The second quarter earnings season kicks into high gear this coming week with results expected from technology heavyweights Microsoft (MSFT), Tesla (TSLA) and Amazon (AMZN), among others. The market’s strong rally from its March lows has been driven by Big Tech, but how much higher can we go?
We are certain to get answers to this question (and others) this week, particularly with regards to the “growth versus value” trade, as well as how long the current rotation will last. While the market ended the week higher, it was, more or less, defensive stocks like utilities, real estates and healthcare that led the way. To be sure, a gain is still a gain. The Dow Jones Industrial Average dropped 62.76 points, or 0.23%, to close at 26,671.95. The S&P 500 index added 9.16 points, or 0.28%, to close at 3,224.73, while the Nasdaq Composite gained 29.36 points, or 0.28%, to finish at 10.503.19.
Stocks had risen in the early trading session Friday, but things turned sour once we learned that U.S. consumer sentiment index fell to 73.2 in July from 78.1. Economists were expecting 78.6. But looking at the trading activity, it seems that investors were less disappointed by the weak consumer sentiment data, but that the market was also less optimistic about additional fiscal stimulus, particularly at a time when COVID-19 cases are still rising. A record 70,000 new cases were reported on Friday – the country’s highest total since the pandemic erupted.
On the bright side, for the week, things weren’t as bad as the choppiness might have indicated. The Dow ended 2.3% higher, while the S&P 500 logged a gain of 1.3%. The Nasdaq, on the other hand, lost 1.1%. Friday’s pullback, nonetheless, suggests the market is preparing to punish companies for poor reported results, particularly those that miss on the top lines at a time when expectations are so low. Here are the names to keep an eye on.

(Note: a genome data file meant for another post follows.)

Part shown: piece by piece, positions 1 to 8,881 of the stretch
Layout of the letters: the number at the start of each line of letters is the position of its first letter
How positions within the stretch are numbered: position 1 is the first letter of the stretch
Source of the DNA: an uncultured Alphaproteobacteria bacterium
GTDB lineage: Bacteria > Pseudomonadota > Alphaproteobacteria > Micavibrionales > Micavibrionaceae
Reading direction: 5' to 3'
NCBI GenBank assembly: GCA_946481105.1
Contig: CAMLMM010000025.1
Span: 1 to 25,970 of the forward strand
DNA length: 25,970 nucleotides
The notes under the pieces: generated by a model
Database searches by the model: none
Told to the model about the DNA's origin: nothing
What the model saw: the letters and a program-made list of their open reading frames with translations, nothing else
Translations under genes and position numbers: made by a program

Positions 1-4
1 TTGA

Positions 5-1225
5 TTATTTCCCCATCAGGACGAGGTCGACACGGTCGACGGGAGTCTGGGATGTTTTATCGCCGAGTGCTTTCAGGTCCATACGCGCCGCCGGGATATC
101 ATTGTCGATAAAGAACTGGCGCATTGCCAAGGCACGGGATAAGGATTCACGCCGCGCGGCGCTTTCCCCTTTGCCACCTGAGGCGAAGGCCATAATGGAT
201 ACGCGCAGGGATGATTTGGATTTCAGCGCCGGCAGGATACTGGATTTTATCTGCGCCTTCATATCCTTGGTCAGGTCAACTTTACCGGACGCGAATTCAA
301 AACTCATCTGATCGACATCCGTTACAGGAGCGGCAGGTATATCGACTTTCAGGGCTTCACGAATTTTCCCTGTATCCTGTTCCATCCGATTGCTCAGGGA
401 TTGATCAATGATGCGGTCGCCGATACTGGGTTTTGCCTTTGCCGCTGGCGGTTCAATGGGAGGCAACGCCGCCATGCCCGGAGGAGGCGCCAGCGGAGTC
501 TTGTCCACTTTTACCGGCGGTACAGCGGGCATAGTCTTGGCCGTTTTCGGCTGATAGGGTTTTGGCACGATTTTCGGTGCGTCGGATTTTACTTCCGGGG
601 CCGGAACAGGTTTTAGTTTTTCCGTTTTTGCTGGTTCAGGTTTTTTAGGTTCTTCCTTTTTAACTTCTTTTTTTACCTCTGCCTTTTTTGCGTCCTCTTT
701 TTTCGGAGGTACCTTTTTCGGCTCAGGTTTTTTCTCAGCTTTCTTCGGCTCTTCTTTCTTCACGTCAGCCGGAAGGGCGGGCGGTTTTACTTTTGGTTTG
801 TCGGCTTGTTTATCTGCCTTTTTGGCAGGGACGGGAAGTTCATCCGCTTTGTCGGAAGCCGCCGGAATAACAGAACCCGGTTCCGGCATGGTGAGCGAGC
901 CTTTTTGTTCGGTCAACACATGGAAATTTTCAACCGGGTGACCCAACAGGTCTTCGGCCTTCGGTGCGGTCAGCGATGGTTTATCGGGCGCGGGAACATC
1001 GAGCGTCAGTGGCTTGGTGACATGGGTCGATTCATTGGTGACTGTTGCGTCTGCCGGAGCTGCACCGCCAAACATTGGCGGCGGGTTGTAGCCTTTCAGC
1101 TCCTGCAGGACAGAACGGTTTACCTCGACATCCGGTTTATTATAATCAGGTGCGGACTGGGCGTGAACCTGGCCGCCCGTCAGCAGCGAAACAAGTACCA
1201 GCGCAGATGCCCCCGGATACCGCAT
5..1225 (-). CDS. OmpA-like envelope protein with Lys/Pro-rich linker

Biogen (BIIB) – Reports before the open, Wednesday, Jul. 22
Wall Street expects Biogen to earn $8.22 per share on revenue of $3.44 billion. This compares to the year-ago quarter when earning were $9.15 per share on $3.62 billion in revenue.
What to watch: Shares of the biotech specialist, which is down 6% year to date, has suffered a near-30% decline from the April high of $340 to the June low of around $260. The price action, which includes flattish-to-down movement over the past month, suggests that investors don’t see any near-term catalysts for Biogen. Not unlike, say, current Wall Street darlings Moderna (MRNA) or Novavax (NVAX), which are both trading at 52-week highs. But while Biogen has faced some operational hurdles due to the pandemic, the company recently filed an application with the FDA, seeking approval for its Alzheimer’s disease drug aducanumab. This, among other topics, are certain to be the key focus of analysts questions on Wednesday’s conference call.
Microsoft (MSFT) – Reports after the close, Wednesday, Jul. 22
Wall Street expects Microsoft to earn $1.39 per share on revenue of $36.54 billion. This compares to the year-ago quarter when earning were $1.37 per share on $33.72 billion in revenue.